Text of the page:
Yesterday, when JIM JEFFORDS announced his retirement, I remembered the very different words about a different Washington that JIM captured so eloquently about 4 years ago. He spoke of a political tradition where leaders represented their States first. They spoke their minds, he said, often to the dismay of their party leaders. And they did their best to guide this city in the direction of our fundamental principles.
It is underscored by what happened in the Foreign
Relations Committee just the other day. Our distinguished colleague, Senator Voinovich, had the courage to think. He had the courage to tap into his own conscience and to respect that tradition of thought and individualism in the Senate. But it was astonishing the reaction of the press, the reaction of the commentators, the reaction of partisans, the reaction of members of his own party, who underscored how rare, how absolutely out of order and how out of the sequence it was for this Senator to individualize his judgment, all of a sudden.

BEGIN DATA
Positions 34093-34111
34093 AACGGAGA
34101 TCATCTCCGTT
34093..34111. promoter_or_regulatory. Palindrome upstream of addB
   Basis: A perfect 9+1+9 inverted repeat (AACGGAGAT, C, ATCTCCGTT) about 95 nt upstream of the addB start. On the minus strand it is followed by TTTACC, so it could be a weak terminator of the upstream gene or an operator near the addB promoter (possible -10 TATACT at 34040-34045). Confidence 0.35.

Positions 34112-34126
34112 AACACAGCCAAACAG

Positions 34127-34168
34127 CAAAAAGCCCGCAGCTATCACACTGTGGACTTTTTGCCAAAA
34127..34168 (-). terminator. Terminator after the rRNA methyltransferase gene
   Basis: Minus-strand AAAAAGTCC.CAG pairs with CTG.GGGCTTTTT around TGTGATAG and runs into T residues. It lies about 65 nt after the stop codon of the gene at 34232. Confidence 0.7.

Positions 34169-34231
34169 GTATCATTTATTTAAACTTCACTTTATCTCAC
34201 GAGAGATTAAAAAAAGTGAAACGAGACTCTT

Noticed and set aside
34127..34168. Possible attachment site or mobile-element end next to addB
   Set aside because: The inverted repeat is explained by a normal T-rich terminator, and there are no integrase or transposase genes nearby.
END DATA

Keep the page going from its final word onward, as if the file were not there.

Senator Voinovich is now being vilified on talk radio and on the Internet for having the audacity to say that he felt uncomfortable casting a vote without enough information. He did not say he planned to vote against the President's nominee; he said he just wants to make an informed decision on the matter, a matter of great importance. That does not seem very controversial to me. But, oh, boy, are the attack folks out. The daggers are out. Senator Voinovich is persona non grata among certain circles.